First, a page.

The story of Jesus’ life wouldn’t be complete without a look at something that happened just before His death and resurrection. That “something” occurred during Jesus’ final meal with His disciples, a meal that has come to be known to us today as “The Last Supper.”
“It was just before the Passover Feast. Jesus knew that the time had come for him to leave this world and go to the Father. Having loved his own who were in the world, he now showed them the full extent of his love. The evening meal was being served, and the devil had already prompted Judas Iscariot, son of Simon, to betray Jesus” (John 13:1-2 NIV).
These two verses reveal something important about Jesus’ character if you really stop to think about it. For example, how do you think you would feel if you were in Jesus’ position and knew with absolute, 100% certainty that you were going to die a horrible death within 24 hours? Would you feel preoccupied with the fact that the time of your death was rapidly approaching? Well, even though Jesus was fully aware that His crucifixion was drawing near, He didn’t spend this time by only thinking about Himself. Instead, this Scripture tells us that Jesus decided to spend part of this time by demonstrating how much He loved His disciples.
Now one of Jesus’ followers was a man named Judas Iscariot. Judas had a plan to sell Jesus out to those who wanted to kill Him (1) and we’re also told in these verses that the devil had already inspired him to betray Jesus before the meal had been served. This made what happened next all the more unexpected…
“Jesus knew that the Father had given him authority over everything and that he had come from God and would return to God. So he got up from the table, took off his robe, wrapped a towel around his waist, and poured water into a basin. Then he began to wash the disciples’ feet and to wipe them with the towel he had around him” (John 13:3-5 NLT).
Whenever guests came to visit someone’s home in those days, it was a servant’s job to remove the guest’s footwear and wash away any road dirt that they had picked up on their feet along the way. This means that Jesus intentionally took on a servant’s responsibility in washing His disciple’s feet at the Last Supper. This reveals another important aspect of Jesus’ character- Jesus is someone who leads by example. You see, instead of acting as a “do as I say, not as I do” type of person, Jesus instead chose not to ask His followers to do something that He wasn’t willing to do Himself.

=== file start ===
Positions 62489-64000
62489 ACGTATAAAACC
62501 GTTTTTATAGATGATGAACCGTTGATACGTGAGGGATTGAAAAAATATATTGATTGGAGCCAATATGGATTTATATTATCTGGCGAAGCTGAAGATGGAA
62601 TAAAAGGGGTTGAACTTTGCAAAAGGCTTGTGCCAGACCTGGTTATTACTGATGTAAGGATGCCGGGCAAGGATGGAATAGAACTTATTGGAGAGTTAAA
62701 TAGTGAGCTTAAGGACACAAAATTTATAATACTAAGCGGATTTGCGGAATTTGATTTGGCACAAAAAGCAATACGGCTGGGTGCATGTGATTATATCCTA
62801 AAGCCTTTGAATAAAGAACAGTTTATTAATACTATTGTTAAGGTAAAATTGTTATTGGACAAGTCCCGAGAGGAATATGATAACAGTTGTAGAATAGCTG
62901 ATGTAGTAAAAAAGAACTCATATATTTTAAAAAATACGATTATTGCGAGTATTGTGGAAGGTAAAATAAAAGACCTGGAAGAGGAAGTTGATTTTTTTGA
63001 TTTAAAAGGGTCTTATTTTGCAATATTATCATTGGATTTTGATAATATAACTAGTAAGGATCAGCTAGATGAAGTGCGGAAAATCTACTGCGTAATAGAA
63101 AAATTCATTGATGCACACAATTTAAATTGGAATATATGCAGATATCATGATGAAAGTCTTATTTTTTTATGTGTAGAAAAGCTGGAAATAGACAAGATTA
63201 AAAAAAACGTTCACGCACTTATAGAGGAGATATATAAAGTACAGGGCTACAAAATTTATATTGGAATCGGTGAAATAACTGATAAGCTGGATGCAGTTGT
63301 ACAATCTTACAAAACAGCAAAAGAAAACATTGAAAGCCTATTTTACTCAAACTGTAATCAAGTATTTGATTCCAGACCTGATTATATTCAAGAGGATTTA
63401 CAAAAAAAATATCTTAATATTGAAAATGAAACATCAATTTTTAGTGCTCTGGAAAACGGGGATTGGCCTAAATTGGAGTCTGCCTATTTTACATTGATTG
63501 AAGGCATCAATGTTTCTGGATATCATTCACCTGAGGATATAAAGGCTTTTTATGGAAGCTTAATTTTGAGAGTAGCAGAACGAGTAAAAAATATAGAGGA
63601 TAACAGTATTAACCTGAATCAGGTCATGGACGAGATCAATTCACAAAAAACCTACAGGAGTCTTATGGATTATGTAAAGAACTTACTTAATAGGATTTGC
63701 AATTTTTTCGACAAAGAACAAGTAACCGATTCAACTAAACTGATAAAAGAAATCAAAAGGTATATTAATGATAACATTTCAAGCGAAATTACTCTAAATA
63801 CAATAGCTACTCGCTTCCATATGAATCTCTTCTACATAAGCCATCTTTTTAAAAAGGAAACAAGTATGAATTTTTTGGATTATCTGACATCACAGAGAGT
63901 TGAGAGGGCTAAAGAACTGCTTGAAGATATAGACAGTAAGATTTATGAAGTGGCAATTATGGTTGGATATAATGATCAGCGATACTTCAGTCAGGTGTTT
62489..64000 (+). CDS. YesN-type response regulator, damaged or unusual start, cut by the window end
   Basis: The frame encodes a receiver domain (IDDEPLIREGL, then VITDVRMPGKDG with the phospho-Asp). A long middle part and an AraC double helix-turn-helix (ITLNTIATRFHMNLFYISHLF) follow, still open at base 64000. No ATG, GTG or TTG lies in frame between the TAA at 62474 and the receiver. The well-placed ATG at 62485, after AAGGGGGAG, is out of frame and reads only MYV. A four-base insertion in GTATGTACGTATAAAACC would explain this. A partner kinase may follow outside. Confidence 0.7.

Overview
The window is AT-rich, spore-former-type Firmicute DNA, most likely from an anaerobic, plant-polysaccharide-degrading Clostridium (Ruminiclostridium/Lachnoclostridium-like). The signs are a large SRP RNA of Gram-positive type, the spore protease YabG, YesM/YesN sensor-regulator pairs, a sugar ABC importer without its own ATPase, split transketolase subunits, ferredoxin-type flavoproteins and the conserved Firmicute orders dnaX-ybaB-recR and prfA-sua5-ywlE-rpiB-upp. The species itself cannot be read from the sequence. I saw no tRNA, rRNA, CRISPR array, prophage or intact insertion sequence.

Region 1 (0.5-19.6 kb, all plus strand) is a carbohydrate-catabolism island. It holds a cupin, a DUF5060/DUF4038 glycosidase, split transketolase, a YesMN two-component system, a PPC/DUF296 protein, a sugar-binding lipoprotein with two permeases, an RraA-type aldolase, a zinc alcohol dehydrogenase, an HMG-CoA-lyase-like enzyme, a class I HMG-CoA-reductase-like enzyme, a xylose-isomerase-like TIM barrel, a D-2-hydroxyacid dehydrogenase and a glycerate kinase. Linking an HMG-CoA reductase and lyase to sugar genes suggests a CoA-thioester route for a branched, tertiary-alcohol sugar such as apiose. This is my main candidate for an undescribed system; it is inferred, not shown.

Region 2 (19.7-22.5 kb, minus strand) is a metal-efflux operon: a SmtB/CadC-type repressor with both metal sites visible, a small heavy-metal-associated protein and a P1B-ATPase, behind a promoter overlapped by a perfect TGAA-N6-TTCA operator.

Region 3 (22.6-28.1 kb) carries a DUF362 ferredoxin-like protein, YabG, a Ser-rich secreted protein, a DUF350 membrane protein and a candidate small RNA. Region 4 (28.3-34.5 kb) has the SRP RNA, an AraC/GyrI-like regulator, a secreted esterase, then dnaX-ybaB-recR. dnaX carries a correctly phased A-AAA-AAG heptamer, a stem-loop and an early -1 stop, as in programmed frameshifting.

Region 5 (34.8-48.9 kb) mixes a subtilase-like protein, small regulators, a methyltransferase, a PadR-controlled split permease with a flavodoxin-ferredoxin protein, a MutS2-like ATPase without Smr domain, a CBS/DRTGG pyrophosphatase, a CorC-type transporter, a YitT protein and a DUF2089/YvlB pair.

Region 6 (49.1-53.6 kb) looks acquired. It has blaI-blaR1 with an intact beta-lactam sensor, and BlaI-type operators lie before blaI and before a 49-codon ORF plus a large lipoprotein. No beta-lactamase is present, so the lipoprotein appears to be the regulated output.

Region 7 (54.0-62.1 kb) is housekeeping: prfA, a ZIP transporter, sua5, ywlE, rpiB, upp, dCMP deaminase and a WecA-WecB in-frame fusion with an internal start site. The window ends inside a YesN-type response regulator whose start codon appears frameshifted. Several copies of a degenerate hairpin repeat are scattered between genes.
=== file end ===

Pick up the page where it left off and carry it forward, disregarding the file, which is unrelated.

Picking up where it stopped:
For instance, Jesus once said to His disciples…
“…among you, those who are the greatest should take the lowest rank, and the leader should be like a servant. Normally the master sits at the table and is served by his servants. But not here! For I am your servant” (Luke 22:26-27 NLT).
Jesus also said, “…the Son of Man did not come to be served, but to serve, and to give his life as a ransom for many” (Mark 10:45 NIV). It was that kind of attitude and example that later caused Paul the Apostle to say…
“In your lives you must think and act like Christ Jesus. Christ himself was like God in everything. But he did not think that being equal with God was something to be used for his own benefit. But he gave up his place with God and made himself nothing. He was born as a man and became like a servant. And when he was living as a man, he humbled himself and was fully obedient to God, even when that caused his death—death on a cross.” (Philippians 2:5-8 NCV).
So rather than simply just telling His followers what they should do, Jesus responded by demonstrating it.
Now before we go any further, we should also stop and think about something that’s easy to overlook when talking about this event- the guest list. We know that “the disciples” were present with Jesus during this time, but whom does that actually include? Well, among the people who were with Jesus at the Last Supper were…
- James and his brother John
- Phillip, Bartholomew and Thomas
- James, the son of Alphaeus
- Simon the Zealot
- Peter and his brother Andrew
That’s eleven people. Do you know the only other person who was there with Jesus but hasn’t yet been named?
You see, we’ve only read the first five verses of this account in John chapter 13. If you read ahead a little in this chapter, you’ll find that Judas does not actually leave to arrange for Jesus’ betrayal until verse 30. That means that Judas was there with the other disciples when Jesus washed their feet.
So why is this important? Well, has it ever really occurred to you that Jesus knowingly washed the feet of the person who was about to betray Him? Did you ever realize that Jesus knowingly washed the feet of the man who was planning to sell Him out? This should serve as an important example to those people who feel that God doesn’t really love them. Listen, if Jesus was willing to wash the feet of someone who was planning to arrange for His death, how do you think He feels about you?
So to make sure that His followers fully understood the meaning and purpose behind His actions, Jesus took some time to give His disciples -and us- an explanation followed by some good advice…
“When he had finished washing their feet, he put on his clothes and sat down again. He asked, ‘Do you understand what I have just done for you? You call me ‘Teacher’ and ‘Lord,’ and you are right, because that is what I am. If I, your Lord and Teacher, have washed your feet, you also should wash each other’s feet. I did this as an example so that you should do as I have done for you. I tell you the truth, a servant is not greater than his master. A messenger is not greater than the one who sent him. If you know these things, you will be blessed if you do them'” (John 13:12-17 NCV).
(1) See Matthew 26:14-16